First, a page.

The flow of team software design

This week, I taught another installment of Headspring’s Agile Boot Camp, part 2.  On one of the days, I lead the team (class) through a team design session to add some rather involved behavior to the software system used in the class.  I started out by putting on my customer hat and laying out the release objectives.

When attempting to get everyone on the same page, visuals are very important.  Either whiteboard, chalkboard, paper, or anything visual will do.  Here is a picture of the release goals written out.  I invited the team to ask me clarifying questions about the goals.


The top three, we pulled out as stories and put them on our story wall.  The next three were cross-cutting business rules that applied to the three stories.  The team quickly complete the first story and then split up the next two. 

Before the team began test-driving the functionality through pair-programming, we conducted a team design session to get everyone on the same page.  We did just enough drawing to ensure that everyone had a meeting of the minds.  In reality, if team members start slinging code before everyone has a shared understanding of the approach, there is bound to be wasted work.  Individuals will create assumptions and act on them.  Then, when the assumptions are invalidated, we also have work that becomes invalidated.  This is waste, and you never get that time back.  A little bit of communications (meeting of the minds) goes a long way to ensuring that the work done is the right work. 

We started the design session by coming up with all the individual responsibilities that are necessary to satisfy the stories.

The blue initials next to each responsibility is the acronym for the interface that has been assigned the responsibility.  After responsibilities had been identified, we took to the whiteboard and created a sequence diagram using the chosen type names.  This allowed us to determine dependencies and flow.

There are actually two different threads present on this sequence diagram.  On the left, the state command initiates a notification that gets placed into a queue.  On the right, a queue watcher peeks at the queue (intended to be run with Windows Scheduler) and kicks off the sending process according to business rules.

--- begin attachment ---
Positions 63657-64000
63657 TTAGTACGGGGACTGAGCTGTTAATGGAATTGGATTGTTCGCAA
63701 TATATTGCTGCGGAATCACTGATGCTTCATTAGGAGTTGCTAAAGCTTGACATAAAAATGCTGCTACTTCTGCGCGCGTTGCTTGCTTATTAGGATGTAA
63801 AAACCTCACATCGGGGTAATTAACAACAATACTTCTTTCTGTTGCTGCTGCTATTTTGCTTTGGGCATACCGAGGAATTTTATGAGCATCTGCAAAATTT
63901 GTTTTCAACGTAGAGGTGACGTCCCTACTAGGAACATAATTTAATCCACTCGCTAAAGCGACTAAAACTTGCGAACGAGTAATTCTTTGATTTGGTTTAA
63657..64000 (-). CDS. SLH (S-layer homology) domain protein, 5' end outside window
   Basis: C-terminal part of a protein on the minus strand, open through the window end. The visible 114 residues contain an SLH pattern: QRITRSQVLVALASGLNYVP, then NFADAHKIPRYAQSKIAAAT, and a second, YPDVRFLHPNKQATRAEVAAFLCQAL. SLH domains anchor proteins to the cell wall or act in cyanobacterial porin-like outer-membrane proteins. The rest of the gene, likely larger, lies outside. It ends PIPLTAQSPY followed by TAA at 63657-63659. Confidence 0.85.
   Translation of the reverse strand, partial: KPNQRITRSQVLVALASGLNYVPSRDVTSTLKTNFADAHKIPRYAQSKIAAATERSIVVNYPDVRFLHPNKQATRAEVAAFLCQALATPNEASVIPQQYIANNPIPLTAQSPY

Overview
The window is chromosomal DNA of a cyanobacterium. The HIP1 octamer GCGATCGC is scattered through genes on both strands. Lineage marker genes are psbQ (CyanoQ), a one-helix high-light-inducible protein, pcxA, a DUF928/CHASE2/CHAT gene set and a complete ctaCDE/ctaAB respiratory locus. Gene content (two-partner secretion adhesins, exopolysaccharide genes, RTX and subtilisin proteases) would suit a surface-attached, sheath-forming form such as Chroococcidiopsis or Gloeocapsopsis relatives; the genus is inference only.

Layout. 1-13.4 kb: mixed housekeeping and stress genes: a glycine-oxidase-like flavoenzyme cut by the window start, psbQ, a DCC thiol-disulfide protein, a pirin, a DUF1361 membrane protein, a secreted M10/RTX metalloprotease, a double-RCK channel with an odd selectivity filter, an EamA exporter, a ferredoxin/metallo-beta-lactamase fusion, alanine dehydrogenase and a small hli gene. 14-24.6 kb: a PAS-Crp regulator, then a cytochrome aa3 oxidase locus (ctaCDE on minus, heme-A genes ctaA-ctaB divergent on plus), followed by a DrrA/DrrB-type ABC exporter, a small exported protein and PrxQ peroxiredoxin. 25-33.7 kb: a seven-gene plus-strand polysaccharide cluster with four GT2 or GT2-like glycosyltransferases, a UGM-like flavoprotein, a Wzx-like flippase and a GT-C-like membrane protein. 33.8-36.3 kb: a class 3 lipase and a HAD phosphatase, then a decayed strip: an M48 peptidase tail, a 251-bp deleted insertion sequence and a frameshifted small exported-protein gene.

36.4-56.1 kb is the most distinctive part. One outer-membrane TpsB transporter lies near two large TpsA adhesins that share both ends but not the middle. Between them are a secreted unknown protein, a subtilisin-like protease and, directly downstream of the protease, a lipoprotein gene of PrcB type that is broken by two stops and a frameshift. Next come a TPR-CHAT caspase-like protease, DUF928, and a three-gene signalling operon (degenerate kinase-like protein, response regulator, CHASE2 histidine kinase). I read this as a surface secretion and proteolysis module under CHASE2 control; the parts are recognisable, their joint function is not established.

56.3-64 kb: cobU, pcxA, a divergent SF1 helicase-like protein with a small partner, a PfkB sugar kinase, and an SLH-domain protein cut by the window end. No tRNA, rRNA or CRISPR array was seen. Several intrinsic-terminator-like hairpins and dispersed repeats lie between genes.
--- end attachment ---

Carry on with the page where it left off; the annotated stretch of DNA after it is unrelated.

There are only certain state transitions when a notification needs to be send.  This is visualized through a state diagram:

The most hairy part of the design is the IQueueWatcher implementation.  This deserved its own graphic, and there was lots of discussion while we were fleshing out the flowchart.

Even as crude as it looks, the act of creating this as a team caused each team member to think critically about how the feature needed to be implemented.  There are lots of different places in code where a decision can be made, and putting it in visual form solidified the approach across the team.

The last step before actually pairing up and hitting the keyboards was to task out everything that needed to be done.

Notice that the first task was to create all the interfaces and common types.  By doing this first, other tasks could be accomplished without being blocked by uncompleted work.  One pair can work on the calling side of an interface, and another pair can work on the implementation.  Interfaces are natural seams, and when used liberally, provide a natural decoupling.  This decoupling enables team development while still working closely on the same stories.  My experience has shown that collective code ownership falls in line naturally when using this approach.

At the end of the day, the team hammered through the stories very quickly because each class by itself was very, very simple.  I really enjoyed the class, and I look forward to teaching the next Agile Boot Camp.